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This Landmark Case Challenging Kenya’s Anti-LGBTQ Laws Could Change All of Africa

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Of Africa’s 54 countries, 34 of them criminalize consensual same-sex sexual encounters, mostly thanks to American evangelicals and British-era colonial laws. Kenya, for example, currently criminalizes gay sex with 14 years in prison, but a case currently in front of the country’s High Court could potentially repeal the Kenya anti-gay laws and create a ripple effect to overturn similar anti-LGBTQ laws across the continent.

The case is a three-day hearing challenging parts of Kenya’s penal code which criminalize “carnal knowledge of any person against the order of nature,” “indecent practices between males,” and men having “any act of gross indecency with another male person.” Opponents of these laws say they contradict Kenya’s constitution which promises universal protection from discrimination and violence.

Hornet has launched the Decriminalize LGBT campaign in an effort to raise awareness about such laws and to support ongoing decriminalization efforts around the world.

Njeri Gateru, co-founder and legal head of Kenya’s National Gay and Lesbian Human Rights Commission (NGLHRC), agrees that the laws should be repealed. He asked Kenya’s attorney general what “carnal knowledge against the order of nature” was. The attorney general said it includes “any sexual act that does not lead to procreation.”

However, Gateru argues, that would include “oral sex, anal sex, masturbation, sex while you’re pregnant, sex if you don’t have a uterus, sex if your sperm count is low.” And yet, the “carnal knowledge” laws are only ever used to prosecute homosexuals.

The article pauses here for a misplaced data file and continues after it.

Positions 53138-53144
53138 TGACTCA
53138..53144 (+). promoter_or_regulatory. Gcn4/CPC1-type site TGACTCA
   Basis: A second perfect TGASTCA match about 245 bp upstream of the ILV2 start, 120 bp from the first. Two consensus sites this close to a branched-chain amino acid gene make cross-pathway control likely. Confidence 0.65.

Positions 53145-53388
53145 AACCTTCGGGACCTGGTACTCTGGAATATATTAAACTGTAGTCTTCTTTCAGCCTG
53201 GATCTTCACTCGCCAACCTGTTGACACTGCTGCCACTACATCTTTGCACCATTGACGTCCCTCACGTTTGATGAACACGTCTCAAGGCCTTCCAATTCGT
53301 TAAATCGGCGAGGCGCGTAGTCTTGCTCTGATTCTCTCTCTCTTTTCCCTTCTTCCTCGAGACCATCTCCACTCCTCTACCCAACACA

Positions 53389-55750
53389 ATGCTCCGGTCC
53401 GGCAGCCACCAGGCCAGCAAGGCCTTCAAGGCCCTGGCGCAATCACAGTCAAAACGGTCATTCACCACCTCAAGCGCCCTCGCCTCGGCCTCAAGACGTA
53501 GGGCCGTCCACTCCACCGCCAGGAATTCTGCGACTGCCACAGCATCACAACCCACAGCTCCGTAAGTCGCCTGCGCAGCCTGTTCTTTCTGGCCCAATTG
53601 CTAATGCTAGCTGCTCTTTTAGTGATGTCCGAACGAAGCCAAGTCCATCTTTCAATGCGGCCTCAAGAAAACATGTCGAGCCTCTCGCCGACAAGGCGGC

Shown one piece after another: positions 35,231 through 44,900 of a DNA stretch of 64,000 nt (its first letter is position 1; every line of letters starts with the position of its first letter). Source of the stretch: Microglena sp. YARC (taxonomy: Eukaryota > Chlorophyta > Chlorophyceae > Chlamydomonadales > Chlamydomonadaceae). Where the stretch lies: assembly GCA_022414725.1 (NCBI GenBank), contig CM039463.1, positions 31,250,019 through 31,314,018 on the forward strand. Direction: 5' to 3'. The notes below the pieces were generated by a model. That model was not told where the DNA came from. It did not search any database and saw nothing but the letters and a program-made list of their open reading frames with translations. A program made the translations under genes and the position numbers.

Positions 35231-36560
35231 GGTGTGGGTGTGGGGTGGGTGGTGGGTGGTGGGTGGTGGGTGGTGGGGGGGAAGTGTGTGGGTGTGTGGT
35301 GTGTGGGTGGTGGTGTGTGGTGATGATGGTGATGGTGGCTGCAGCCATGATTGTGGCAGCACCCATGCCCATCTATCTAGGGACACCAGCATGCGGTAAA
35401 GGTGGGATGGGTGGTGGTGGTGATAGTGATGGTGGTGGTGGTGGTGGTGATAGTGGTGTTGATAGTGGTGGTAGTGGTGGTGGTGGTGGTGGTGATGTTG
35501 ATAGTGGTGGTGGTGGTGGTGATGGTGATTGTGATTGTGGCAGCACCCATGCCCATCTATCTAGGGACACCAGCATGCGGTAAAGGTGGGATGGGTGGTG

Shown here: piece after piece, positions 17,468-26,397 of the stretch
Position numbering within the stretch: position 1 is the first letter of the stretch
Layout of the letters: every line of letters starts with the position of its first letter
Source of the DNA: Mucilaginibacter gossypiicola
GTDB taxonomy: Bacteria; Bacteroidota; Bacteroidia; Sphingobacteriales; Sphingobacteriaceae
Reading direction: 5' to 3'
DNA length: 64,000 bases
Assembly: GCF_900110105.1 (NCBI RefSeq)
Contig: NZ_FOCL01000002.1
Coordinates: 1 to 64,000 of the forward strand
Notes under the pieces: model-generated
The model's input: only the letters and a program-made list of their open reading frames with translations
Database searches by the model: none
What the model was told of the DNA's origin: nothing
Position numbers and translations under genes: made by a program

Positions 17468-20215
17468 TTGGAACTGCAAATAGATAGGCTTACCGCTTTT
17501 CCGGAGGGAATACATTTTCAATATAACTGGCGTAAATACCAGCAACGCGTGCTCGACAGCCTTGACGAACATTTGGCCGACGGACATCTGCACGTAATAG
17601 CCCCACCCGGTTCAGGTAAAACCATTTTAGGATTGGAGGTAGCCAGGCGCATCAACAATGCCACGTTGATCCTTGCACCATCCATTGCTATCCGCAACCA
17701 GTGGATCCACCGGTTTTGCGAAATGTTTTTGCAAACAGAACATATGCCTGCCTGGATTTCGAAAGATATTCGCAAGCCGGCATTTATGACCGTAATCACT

According to CNN, a 2014 report by Kenya’s parliament found the Kenyan government prosecuted 595 cases of homosexuality between 2010 and 2014.

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Image by AfricaImages via iStock

Furthermore, the mere existence of anti-gay laws leaves Kenya’s LGBTQ citizens open to various abuses including harassment, assault, eviction, unlawful termination and so-called “corrective rape.” LGBTQ victims are encouraged not to go to police, lest they get thrown in jail themselves just for being gay. Anti-LGBTQ assailants often go unpunished.

The Kenyan Christian Professionals Forum (KCPF), an anti-gay religious group, supports the country’s anti-LGBTQ laws, stating that they reflect the will of a country where 84.8% of citizens identify as Christian.

The KCPF, NGLHRC and two other local LGBTQ advocacy groups attended the High Court hearings during February and March at the Milimani Court House in Nairobi. The judges will reveal the date of their decision on April 26.

One gay native named B. Maina isn’t optimistic. Maina said, “We’ve been stigmatized for so long, politically, socially, economically and religiously. The law is not on our side.”

What do you think of the possible repeal of Kenya anti-gay laws? Sound off in the comments.


Featured image by DMEPhotography via iStock